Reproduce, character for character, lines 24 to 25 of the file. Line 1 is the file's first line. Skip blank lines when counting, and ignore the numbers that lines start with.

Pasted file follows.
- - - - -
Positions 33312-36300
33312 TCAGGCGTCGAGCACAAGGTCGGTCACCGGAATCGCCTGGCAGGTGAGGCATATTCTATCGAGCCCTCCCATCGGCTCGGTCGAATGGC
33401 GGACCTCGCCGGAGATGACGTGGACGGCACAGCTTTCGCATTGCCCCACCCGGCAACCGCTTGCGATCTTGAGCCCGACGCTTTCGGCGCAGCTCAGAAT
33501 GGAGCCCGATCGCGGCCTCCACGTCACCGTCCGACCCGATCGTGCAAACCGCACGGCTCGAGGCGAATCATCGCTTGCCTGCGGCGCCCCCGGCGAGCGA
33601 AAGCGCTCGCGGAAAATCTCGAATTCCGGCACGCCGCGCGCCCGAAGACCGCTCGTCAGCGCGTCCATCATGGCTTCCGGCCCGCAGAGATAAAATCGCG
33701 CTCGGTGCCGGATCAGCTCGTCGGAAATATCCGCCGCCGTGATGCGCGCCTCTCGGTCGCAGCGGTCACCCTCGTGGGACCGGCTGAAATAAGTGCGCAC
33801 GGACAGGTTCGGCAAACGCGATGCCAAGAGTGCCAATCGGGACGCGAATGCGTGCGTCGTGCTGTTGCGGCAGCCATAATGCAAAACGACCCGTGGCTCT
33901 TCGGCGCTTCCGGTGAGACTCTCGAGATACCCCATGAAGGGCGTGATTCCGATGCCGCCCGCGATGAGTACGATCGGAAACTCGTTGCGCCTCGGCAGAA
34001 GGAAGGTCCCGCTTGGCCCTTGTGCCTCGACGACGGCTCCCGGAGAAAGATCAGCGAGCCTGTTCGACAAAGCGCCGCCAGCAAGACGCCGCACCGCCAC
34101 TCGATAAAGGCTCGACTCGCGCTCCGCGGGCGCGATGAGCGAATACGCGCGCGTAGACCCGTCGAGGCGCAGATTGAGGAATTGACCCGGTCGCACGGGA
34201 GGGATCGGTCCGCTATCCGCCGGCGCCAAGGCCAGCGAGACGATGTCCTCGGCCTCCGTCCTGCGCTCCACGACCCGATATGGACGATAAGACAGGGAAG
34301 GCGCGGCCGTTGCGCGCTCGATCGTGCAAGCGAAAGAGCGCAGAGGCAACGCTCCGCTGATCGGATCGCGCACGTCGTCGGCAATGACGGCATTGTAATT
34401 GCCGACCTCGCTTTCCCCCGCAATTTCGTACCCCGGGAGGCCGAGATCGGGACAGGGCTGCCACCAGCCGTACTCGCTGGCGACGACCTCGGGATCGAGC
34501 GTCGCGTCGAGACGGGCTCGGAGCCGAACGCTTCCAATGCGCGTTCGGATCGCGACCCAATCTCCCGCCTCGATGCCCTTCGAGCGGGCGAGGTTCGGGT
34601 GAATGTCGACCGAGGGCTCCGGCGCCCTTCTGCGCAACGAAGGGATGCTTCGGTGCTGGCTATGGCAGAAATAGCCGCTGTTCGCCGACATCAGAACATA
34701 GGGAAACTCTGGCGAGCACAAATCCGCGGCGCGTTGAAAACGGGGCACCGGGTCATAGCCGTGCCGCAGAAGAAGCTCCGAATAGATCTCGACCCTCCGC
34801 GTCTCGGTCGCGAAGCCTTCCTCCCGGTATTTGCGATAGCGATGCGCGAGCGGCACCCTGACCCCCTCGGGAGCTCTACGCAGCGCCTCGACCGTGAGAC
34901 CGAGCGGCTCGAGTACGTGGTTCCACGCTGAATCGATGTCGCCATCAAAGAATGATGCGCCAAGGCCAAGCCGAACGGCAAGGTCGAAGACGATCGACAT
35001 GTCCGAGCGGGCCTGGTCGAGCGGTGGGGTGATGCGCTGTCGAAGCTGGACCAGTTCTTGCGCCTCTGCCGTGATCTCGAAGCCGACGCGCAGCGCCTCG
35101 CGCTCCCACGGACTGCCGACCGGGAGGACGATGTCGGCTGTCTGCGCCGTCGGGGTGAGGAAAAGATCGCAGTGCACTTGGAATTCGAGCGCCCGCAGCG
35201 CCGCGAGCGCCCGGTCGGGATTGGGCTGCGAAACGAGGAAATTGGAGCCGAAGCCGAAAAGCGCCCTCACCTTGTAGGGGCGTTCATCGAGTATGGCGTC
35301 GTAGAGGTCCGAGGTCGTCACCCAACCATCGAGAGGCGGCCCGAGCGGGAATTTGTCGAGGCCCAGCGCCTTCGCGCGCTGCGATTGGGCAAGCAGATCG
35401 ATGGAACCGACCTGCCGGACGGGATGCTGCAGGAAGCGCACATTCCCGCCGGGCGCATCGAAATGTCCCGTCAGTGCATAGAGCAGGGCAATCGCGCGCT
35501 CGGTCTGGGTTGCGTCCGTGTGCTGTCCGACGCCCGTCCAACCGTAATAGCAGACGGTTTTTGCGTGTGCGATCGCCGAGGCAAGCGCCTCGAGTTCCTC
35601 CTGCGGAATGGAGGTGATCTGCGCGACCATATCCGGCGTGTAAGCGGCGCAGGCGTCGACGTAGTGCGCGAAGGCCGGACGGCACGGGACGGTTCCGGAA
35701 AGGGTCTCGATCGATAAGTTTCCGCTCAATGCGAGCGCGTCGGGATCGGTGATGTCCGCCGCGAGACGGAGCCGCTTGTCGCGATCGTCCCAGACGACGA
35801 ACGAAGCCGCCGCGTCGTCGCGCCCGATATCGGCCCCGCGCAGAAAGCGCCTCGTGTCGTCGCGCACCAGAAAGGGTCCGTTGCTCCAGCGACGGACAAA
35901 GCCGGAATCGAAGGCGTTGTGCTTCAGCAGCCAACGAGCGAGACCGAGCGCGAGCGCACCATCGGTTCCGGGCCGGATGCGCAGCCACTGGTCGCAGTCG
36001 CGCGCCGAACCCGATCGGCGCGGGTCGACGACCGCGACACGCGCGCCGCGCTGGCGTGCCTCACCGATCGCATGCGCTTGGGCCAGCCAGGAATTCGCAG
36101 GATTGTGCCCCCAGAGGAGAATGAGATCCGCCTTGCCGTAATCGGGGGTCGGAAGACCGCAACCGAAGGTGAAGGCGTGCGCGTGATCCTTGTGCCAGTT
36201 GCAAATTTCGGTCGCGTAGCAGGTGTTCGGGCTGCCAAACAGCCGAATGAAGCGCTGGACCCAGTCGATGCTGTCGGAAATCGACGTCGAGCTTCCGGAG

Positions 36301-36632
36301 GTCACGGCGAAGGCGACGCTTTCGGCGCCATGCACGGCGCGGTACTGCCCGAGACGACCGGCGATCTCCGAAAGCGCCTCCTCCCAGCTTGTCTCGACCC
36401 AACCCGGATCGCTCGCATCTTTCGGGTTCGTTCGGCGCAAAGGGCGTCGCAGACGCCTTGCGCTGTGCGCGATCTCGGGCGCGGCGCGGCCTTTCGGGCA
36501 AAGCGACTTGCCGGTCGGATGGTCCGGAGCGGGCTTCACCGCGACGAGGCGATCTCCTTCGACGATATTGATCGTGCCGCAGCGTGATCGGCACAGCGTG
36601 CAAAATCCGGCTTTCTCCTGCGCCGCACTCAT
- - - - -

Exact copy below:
35501 CGGTCTGGGTTGCGTCCGTGTGCTGTCCGACGCCCGTCCAACCGTAATAGCAGACGGTTTTTGCGTGTGCGATCGCCGAGGCAAGCGCCTCGAGTTCCTC
35601 CTGCGGAATGGAGGTGATCTGCGCGACCATATCCGGCGTGTAAGCGGCGCAGGCGTCGACGTAGTGCGCGAAGGCCGGACGGCACGGGACGGTTCCGGAA